Conference highlights Latinos in higher ed

Latino's have historically gone on to college in lower numbers than other groups, a concern to educators. A group of education officials from across Indiana gathered in Goshen to discuss the issue and possible remedies.
Posted on May 20, 2012 at 1:00 a.m.

GOSHEN — As a child growing up, Ana — though not fully aware what it meant to be an undocumented immigrant — had strict orders from her parents not to discuss the matter.

“Shhh, we don’t talk about that in public,” her parents would admonish.

Not until high school, when friends started getting driver’s licenses — something off-limits to her — did the implications of being undocumented in the United States sink in. She decided she needed to be more proactive and formed a group to lobby for passage of the DREAM Act, the federal proposal that would create a pathway to citizenship for illegal immigrant students.

Now a college student, she took another step Friday, speaking out at a conference at Goshen College called to address the barriers and issues that keeping Latinos, legal or otherwise, from college. Three other Elkhart-area college students also spoke out — asking that their full names not be used due to concern about anti-illegal immigrant backlash — offering insight into the frustration and obstacles undocumented immigrants face as they vie for higher education.

“Anything that would make me a top student, I would reach for it,” said Maria, describing her academic prowess as a high school student here in Elkhart County. Now, though, unable to afford a full slate of college classes due to higher tuition rates undocumented immigrants face brought on by a state law approved last year, her schedule is kept to a minimum, better to save costs.

“I felt helpless,” she said. All that effort in high school, only to have the door slammed on her in college, at least partially. “I felt I couldn’t do so much about it.”

One of the things keeping them going is hope that the DREAM Act will one day pass. It was first introduced in the U.S. Senate in 2001 but has been turned back every time it’s come up for formal consideration.

“It’s really hard for these students, so the DREAM Act is this really, really bright light we are hoping for,” said Ana. Ana was brought to the United States from Mexico by parents looking for a better future, and now attends college in the Elkhart County area.


It’s already bad enough for Latino students in the U.S., regardless of their migratory status.

A smaller percentage of Latinos earn high school degrees or finish college compared to their Anglo counterparts, according to Henry Fernandez. He’s an honorary board member of Excelencia in Education, a national nonprofit group that promotes education among Latinos, and was the keynote speaker at Friday’s conference, organized by the Indiana Latino Higher Education Council.

The lower education levels lead to fewer Latinos owning their businesses or homes and, in turn, mean Latinos are set up to make much less money, Fernandez said. It doesn’t help that school officials frequently zero in on Latinos as challenges to be addressed or overcome.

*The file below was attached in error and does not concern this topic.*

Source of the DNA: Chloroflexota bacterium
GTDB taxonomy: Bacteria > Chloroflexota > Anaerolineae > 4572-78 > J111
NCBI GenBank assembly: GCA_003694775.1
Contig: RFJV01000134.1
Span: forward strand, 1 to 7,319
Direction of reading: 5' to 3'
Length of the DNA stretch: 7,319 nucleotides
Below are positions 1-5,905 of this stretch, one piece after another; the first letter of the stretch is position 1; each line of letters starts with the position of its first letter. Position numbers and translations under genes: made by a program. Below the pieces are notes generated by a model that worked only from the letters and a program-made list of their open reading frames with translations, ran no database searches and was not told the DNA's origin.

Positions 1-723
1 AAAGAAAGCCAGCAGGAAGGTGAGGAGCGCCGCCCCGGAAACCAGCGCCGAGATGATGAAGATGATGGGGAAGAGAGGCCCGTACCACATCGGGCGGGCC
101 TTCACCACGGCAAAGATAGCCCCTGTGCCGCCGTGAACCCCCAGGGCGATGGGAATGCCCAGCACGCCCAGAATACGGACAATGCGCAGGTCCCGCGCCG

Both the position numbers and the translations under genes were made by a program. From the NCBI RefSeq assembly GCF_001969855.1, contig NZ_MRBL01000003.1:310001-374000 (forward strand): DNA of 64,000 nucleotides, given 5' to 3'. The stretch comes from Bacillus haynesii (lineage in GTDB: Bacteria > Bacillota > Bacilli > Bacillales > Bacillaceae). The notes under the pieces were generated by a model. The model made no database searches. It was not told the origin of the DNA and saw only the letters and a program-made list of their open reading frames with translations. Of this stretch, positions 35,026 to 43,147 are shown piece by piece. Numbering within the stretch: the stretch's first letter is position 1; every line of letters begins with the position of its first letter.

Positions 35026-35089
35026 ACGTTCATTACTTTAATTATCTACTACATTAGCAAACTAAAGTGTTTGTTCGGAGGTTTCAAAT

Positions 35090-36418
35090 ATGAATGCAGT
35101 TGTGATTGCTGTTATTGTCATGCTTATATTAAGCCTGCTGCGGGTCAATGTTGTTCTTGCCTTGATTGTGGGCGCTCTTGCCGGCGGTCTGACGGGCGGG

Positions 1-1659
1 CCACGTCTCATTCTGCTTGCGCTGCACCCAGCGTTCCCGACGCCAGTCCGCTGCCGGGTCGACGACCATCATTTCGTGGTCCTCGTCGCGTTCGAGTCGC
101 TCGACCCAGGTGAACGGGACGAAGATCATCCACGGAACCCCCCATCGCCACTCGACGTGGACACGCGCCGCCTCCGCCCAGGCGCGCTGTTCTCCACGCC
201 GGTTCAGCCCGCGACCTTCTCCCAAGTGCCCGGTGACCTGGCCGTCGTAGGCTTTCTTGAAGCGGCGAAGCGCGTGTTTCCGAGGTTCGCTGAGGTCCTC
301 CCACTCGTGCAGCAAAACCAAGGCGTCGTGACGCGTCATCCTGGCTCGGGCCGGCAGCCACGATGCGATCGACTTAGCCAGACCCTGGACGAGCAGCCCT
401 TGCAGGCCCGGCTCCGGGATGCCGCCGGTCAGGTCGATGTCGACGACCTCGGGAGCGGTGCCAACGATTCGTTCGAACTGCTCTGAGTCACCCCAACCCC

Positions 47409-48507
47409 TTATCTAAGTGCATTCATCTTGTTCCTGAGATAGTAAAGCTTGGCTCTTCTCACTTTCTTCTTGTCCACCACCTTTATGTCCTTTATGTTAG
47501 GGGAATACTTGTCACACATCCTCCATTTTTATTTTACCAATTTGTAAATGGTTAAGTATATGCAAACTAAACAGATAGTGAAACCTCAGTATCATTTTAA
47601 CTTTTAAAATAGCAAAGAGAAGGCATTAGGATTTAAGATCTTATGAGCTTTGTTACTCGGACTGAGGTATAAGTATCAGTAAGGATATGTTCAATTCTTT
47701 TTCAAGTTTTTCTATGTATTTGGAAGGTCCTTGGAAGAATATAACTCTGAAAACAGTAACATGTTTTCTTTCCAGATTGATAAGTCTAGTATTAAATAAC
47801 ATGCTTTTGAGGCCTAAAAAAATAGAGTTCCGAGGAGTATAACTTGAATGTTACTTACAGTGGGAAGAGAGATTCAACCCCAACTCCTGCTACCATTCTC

“They’re seen as problems or deficiencies,” Fernandez said. “They’re not seen as assets, and we need to address that.”

Similarly, Claudia Suarez, a recruiter at Ivy Tech Community College in Lafayette and one of the workshop speakers, noted that the median age of Latinos in Indiana is 14 while the number of Hispanics in the United States overall is growing. That means there’s going to be a surge in the number of Latinos reaching high school age, underscoring the need to focus on the group lest Indiana and the nation end up with an “uneducated society” in the Hispanic population.


Eduardo, another of the undocumented immigrant college students who spoke out Friday, said concern about deportation isn’t necessarily the primary factor in his unwillingness to go public about his migratory status. “It’s the fear that you’ll be looked at differently, that you’ll be an outcast, per se, from your other peers,” he said.

At the same time, he emphasized that while it’s normal for undocumented immigrant students to feel scared, they should also realize there are options, however limited, if they want to attend college.

Jose, another of the student speakers, was able to secure enough aid enabling him to attend college. He came to the United States from Honduras when he was 3, his family lured by the promise of a better future.

Still, a recurring theme was that high school counselors need to be aware that there are undocumented students in their midst and be mindful of their wariness about stepping forward for assistance. There are 65,000 undocumented immigrant high school graduates per year, said Ana, and 1.2 million undocumented immigrant children nationwide.

“If you’re a high school counselor (and) if you’re not sure you have undocumented students — you do. There’s no question you do,” said Jose.

Ana said there’s only so much she can do as an undocumented immigrant. She certainly can’t vote.

“I can advocate,” she said, addressing a group consisting largely of educators and recruiters from Indiana colleges and universities. “But it’s people like you who can make a difference.”

Truth reporter Marlys Weaver-Stoesz contributed to this story.

Recommended for You

Back to top ^